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Getting A Job Without a Connection

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Getting a Job Without a Connection

Q: How can I get my dream job without knowing someone who works at the company?  It's what I need right now! I've been trying to search for Human Resources people on Google to contact them directly, but other ideas would be helpful!  A friend told me that she has never gotten a job without knowing someone at the company, or getting a recommendation from someone who knows someone else. Also, the two people who were recently hired at my old job had connections. What advice can Careerzimg offer?

 

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Photo: Mary Zager

 

Benton Says...

If someone wants to go full-out to establish a network in the field, it will take a bit of work and focus.  Here are my suggestions...

Join Groups on LinkedIn:

First, and easiest, search for LinkedIn Groups that focus on your field and join them.  The groups can be in any region...but, focus on the geographic regions that you would consider working in.  Once you join, monitor the group regularly (ever day or every other day would not be too frequently).  See what topics are hot and what issues you want more information about.  Be a regular blogger on the group, ask questions, or offer opinions.  If you find that someone wants to link with comments on your comments, you can move to establish a closer connection by either connecting with them directly, or engaging in a dialogue with them on the LinkedIn group. 

Groups are used by recruiters as candidate sources. Some recruiters advertise openings on the group site.  Be a regular contributor so you can become known as someone who is interested in and committed to the field.  It also builds your on-line brand and makes you findable.

Join Professional Organizations:

Join professional organizations in your field and contact members through the organization.  Some organization sites also serve as blogging sites where they invite comments on articles and issues. Work this the same way you work the LinkedIn Group participation.

Go to Meetings:

Attend professional organization meetings and presentations.  This is a good marketing opportunity. Bring a bunch of resumes and professional business cards.  Many of the organization conventions and meetings are regional, so just because the meeting is in Orlando, it does not mean only Orlando companies attend.  Many conventions publish their company attendee list in advance.  If a company you are interested in is attending, contact the company and find out the name of the company representative organizing the event.  Let that person know you attending and that you would love to meet company representatives to find out more about their products and career opportunities.  Don't attach a resume with your first email. If the company rep. offers you an opportunity to reply to that contact directly, then attach your resume.  If it is a telephone contact, ask if you can send an advanced copy of your resume and ask the organizer if she would either give you the contact within the company to send your resume to, or if she would be ok with emailing her a copy of your resume.   When you get to the convention, market yourself like crazy and meet everyone you can. Everyone you meet is a networking opportunity. Always offer to people you meet a business card and get their business card...then follow up with a nice "thank you for the opportunity to meet".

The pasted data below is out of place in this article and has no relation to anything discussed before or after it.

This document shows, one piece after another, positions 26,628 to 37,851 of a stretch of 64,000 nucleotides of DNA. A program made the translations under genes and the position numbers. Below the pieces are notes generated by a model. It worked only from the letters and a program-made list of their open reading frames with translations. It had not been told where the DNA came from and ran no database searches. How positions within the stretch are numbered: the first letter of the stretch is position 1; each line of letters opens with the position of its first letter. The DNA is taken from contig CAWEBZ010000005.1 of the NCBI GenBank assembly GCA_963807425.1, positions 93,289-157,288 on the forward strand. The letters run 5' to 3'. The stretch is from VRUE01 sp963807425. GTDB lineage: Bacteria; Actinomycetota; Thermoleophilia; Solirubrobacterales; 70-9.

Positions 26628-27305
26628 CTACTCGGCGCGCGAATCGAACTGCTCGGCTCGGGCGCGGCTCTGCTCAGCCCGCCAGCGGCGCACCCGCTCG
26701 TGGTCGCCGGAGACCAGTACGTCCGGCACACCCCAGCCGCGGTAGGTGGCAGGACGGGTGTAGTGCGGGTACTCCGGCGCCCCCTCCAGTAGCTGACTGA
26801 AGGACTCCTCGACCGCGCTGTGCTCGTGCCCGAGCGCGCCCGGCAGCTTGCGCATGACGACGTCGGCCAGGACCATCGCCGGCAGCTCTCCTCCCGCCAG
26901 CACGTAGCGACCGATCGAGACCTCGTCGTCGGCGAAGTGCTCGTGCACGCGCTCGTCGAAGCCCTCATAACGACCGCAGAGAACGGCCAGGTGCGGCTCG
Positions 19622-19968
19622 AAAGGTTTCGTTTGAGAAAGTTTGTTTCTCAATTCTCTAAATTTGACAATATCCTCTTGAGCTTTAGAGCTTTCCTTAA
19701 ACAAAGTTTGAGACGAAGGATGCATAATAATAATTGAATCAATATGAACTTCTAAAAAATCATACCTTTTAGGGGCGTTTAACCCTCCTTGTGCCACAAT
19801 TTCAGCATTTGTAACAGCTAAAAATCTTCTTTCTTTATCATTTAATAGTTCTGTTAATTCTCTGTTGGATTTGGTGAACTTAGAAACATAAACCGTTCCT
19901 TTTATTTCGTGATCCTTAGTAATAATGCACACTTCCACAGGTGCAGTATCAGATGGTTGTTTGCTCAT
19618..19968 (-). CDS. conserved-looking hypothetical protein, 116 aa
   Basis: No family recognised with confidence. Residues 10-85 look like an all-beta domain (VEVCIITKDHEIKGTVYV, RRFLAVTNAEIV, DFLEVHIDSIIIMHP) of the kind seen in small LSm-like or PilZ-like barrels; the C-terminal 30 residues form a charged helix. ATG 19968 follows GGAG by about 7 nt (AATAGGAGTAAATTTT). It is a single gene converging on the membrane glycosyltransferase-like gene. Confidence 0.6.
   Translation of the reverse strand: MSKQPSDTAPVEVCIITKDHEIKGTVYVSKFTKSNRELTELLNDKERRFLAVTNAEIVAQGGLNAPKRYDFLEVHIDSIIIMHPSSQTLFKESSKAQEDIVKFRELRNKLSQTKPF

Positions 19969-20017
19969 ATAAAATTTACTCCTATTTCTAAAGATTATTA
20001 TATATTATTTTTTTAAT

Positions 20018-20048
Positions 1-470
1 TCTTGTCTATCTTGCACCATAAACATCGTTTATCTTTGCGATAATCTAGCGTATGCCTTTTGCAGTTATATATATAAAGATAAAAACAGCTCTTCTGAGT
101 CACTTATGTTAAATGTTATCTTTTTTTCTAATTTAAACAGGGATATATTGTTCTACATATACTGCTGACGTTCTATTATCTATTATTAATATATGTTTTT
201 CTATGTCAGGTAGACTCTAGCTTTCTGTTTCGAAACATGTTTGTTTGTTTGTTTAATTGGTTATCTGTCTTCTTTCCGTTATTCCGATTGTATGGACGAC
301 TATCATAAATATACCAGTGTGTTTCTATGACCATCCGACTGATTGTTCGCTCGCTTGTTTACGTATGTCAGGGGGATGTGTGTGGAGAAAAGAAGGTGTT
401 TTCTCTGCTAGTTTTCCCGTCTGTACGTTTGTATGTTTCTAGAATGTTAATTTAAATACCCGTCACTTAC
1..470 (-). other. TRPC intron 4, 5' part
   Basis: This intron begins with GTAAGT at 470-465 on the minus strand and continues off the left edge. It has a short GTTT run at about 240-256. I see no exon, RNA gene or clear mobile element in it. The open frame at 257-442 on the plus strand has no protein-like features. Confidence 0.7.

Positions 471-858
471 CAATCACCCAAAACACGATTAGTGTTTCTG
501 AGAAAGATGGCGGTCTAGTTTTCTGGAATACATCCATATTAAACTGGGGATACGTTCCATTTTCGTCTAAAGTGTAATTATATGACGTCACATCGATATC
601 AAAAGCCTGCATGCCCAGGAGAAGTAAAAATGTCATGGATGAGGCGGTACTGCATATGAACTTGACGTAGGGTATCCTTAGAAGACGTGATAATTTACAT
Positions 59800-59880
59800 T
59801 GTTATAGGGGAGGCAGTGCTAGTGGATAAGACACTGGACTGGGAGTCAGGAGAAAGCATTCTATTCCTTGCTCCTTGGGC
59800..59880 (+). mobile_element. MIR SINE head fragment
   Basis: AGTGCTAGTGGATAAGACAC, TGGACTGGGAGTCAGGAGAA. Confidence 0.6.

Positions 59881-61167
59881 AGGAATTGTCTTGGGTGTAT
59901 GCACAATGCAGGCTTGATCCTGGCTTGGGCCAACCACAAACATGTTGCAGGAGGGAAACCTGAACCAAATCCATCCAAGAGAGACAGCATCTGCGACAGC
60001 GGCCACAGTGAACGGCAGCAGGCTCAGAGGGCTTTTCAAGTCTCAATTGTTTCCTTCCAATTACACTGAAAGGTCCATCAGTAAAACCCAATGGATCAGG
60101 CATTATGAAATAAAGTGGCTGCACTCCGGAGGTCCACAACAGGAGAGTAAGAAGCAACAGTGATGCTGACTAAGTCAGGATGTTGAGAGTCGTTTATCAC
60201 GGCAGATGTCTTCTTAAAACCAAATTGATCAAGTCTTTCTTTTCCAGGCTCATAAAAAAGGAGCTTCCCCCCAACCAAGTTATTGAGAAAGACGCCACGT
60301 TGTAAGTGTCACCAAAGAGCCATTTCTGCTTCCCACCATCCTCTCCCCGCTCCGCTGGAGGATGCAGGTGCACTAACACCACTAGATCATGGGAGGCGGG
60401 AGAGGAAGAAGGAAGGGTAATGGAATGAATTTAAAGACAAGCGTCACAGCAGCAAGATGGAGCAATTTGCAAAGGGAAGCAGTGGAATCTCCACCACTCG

These are the steps that I believe would best open up the job market to you and allow you to build a professional network. 

Carol Says...

I agree with everything Benton suggests. It's all about raising your profile. You are lucky in that so much of this can be done behind the computer.

You should find local networking opportunities as well. Check out the Chamber of Commerce or other organizations where local business people meet. Don't be intimidated.  I have often encountered job seekers at these meetings and they are received openly.

Sometimes the Chambers and other professional network meetings host free or low-cost workshops on professional skills such as Sales Techniques, Networking Skills, Follow Up Skills and many others. These may not relate specifically to your field, but they are good skills to pick up for any job you may get. And they may even help you make more connections.

Don't let the fact that you might have a "day" fall-back job and feel you can't attend meetings stop you. These local network groups are designed to accommodate all schedules. They have breakfast, lunch, dinner and happy hour gatherings. Pick the one that's best for you.

Bring that pile of personal business cards with you. Even though few people you meet will want to see your resume, it wouldn't be a bad idea to have a few on hand if someone takes a deeper interest in your background or offers to make an introduction for you. You could also include your basic resume in a QR code on the back of your card that your connection can lift with his smart phone.

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